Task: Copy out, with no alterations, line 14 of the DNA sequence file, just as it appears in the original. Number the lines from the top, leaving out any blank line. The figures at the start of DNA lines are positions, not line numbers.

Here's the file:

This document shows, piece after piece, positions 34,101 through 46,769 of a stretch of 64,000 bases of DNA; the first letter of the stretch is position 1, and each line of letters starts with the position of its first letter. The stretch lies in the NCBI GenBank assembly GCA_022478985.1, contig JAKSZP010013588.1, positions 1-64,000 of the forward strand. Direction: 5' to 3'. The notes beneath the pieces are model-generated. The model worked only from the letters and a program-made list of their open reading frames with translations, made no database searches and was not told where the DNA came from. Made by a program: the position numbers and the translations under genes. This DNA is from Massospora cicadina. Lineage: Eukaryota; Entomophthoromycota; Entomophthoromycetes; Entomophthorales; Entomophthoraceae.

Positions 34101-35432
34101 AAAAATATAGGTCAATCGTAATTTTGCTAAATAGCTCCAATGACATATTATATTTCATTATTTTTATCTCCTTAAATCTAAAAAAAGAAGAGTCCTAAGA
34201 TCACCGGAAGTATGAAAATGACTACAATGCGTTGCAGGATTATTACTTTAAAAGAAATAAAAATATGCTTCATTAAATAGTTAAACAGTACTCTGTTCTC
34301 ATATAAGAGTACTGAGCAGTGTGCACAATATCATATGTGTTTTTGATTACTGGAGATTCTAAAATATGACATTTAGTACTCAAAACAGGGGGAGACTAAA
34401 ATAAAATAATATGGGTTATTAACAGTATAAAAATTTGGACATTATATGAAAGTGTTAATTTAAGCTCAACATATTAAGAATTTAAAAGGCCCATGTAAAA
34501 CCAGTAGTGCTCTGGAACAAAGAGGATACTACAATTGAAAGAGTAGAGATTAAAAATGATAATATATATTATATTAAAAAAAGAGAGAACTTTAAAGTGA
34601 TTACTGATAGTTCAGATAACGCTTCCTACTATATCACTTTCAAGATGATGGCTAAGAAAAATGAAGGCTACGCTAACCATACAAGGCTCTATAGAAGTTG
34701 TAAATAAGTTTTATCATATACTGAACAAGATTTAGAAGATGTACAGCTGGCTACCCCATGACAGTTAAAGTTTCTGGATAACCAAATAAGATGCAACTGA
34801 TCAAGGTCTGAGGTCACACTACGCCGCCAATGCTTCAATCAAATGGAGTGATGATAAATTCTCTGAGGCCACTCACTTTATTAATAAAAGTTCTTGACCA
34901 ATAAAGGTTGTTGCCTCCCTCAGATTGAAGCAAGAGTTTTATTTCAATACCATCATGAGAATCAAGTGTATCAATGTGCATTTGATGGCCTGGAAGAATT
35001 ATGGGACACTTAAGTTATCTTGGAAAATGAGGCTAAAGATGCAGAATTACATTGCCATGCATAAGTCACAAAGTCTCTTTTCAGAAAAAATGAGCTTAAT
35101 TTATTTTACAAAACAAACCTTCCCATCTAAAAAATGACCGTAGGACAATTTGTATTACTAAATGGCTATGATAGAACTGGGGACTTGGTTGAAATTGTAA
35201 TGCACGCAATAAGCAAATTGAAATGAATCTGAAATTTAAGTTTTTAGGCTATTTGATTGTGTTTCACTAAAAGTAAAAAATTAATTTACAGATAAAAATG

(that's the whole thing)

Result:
35201 TGCACGCAATAAGCAAATTGAAATGAATCTGAAATTTAAGTTTTTAGGCTATTTGATTGTGTTTCACTAAAAGTAAAAAATTAATTTACAGATAAAAATG